Starting from Scratch

Dear me, readers! We have got a ton of catching up to do. The last time we met, I was heading over to an integrative clinic to be tested for food sensitivities. I was feeling bummed about my newly discovered rosacea but also felt cautiously optimistic that a food sensitivity test would help unravel most of the mysteries of the universe for me…or at least indicate which foods I should be avoiding to maintain optimal health.

That’s not my cake, by the way. That’s the cheesecake that Marty bought himself on my birthday. I wasn’t able to indulge in anything sweet by then, and Marty has since left the dairy train as well.

Of course, because I had hoped and prayed beforehand that oats would not show up as a red flag on the test, guess which food I tested the worst, by far for? Yes, readers– you guessed it: rolled stinking oats. Other foods that came up in the “Probably Avoid” category included: garlic, onions, lemons (NOOOOOO!!), yeast, artichokes, potatoes, leeks, and– strangely enough– lettuce. (Honestly. Who on earth reacts to something as innocuous as lettuce? Only the cool kids, dear readers: only the cool kids.)

Vowing to adhere to the test recommendations, I promptly cut out all of those foods from my diet. I’m not going to lie– it was difficult, especially because we were in the height of harbour season and even the organic, vegan takeout place that we normally frequent in the summer has onions and garlic in basically everything. I stuck to it, though, crafting salads out of kale or spinach and dousing them in a makeshift apple cider vinaigrette, drinking green smoothies for breakfast every morning (the one main component of the Beauty Detox Solution that I was still able to maintain), and requesting onion-free options whenever we had to stoop low and order a dinner from the Noodle Box.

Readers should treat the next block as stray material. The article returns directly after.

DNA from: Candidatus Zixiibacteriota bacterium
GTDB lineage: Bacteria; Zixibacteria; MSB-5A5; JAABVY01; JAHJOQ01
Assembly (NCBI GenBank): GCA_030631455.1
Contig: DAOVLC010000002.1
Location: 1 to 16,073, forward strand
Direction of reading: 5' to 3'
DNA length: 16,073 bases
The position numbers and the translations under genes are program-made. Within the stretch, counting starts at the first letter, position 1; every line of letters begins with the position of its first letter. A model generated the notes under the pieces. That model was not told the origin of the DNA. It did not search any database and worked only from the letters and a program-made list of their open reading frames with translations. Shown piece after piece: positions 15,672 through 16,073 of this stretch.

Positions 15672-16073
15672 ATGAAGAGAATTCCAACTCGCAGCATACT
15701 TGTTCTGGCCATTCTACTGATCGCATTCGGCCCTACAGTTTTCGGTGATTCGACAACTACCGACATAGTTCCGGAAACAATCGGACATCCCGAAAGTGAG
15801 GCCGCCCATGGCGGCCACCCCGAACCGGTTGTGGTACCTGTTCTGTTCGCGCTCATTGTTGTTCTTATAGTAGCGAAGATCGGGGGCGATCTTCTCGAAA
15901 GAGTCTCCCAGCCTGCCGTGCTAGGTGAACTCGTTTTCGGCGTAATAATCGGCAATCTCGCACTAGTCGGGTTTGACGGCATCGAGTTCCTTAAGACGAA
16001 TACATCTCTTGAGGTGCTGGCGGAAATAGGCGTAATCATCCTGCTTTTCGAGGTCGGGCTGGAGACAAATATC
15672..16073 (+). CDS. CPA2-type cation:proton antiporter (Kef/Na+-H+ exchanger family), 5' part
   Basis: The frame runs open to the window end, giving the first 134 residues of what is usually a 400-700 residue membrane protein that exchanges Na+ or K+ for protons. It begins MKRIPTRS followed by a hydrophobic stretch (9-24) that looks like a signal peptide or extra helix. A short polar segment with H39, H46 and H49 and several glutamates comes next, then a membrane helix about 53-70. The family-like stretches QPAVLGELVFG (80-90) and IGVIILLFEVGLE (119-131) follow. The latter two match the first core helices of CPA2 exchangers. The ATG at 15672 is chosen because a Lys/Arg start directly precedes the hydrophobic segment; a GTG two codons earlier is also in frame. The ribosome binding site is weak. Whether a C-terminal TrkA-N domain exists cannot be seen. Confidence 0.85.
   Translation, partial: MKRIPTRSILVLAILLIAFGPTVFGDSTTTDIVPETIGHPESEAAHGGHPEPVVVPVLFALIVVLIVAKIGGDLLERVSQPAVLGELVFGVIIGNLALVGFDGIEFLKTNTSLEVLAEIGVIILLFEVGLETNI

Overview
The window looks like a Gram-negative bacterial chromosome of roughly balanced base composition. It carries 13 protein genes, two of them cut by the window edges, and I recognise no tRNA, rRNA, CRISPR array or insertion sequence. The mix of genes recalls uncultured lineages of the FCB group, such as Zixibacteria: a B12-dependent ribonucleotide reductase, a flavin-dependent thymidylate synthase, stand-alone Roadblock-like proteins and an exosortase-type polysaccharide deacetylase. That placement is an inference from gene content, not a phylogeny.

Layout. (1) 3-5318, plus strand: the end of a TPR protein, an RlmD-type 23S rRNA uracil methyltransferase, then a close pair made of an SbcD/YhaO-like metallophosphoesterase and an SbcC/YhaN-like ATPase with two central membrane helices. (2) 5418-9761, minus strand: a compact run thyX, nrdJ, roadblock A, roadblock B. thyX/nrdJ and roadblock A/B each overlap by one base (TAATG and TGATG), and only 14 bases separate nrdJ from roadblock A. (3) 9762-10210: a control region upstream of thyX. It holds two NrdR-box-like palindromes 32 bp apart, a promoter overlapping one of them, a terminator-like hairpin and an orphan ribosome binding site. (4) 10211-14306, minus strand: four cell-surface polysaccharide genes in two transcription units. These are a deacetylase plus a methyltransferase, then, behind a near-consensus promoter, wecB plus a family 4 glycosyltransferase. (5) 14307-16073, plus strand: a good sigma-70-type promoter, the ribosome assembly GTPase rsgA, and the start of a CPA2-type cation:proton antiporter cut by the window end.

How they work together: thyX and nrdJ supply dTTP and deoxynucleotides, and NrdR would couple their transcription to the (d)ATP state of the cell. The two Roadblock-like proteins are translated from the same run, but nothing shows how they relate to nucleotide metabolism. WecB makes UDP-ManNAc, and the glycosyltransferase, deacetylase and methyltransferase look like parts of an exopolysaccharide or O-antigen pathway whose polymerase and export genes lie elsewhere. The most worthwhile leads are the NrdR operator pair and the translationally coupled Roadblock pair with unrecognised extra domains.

My skin slowly improved but was still a long way from clearing up completely before Labour Day hit. I did pretty well over the Labour Day weekend, food-wise, but then the stress of the whole summer collapsed on me. Before I knew it, Marty and I were declaring it our first day off after 51 straight days at work (!!), and we were riding our bikes 25km to the famed Butchart Gardens.

So what, I haven’t ridden longer than 5km for half a year? Let’s do this 50km round-trip ride!

En route to the Gardens, we stopped at the Red Barn Market, where I ordered a sandwich. My first slices of bread in nearly 2 months.

No condiments, mostly veg, but omg! There are two pieces of bread on that there sandwich!!

Emboldened by my bread-eating bad-assery, I ordered a whole apple pie on the way back and downed about a third of it before hauling myself back on the bike saddle and riding the rest of the way home. I know. I never would have thought that marble rye bread was a gateway drug, but there you have it. I suddenly– and unceremoniously– fell off that Holistic Health bandwagon hard.

At least the Gardens were beautiful

September and October were blurs of eating anything and everything I could get my hands on. I rationalized. A lot. I was craving something warm and satiating for breakfast, so I cooked up big pots of rolled oats every morning. They can’t be *that* bad for me; after all, they’re gluten free! I started making thick soups and stews using onions, garlic, and potatoes. Maybe the test was wrong! I ate a lot of cookies. What! Nobody’s perfect! Then, those brutal candida devils multiplied en masse in my gut  and  started rearing their ugly heads. My body became a living warzone, with my mind trying in desperation to resist incredible cravings for sweets, starches, and breads but my body roaring FEED ME SUGAR!!” with startling ferocity.

Recently, I took a simple, at-home saliva test for candida overgrowth, and when I failed it with remarkable speed and efficiency,  I knew what I had to do.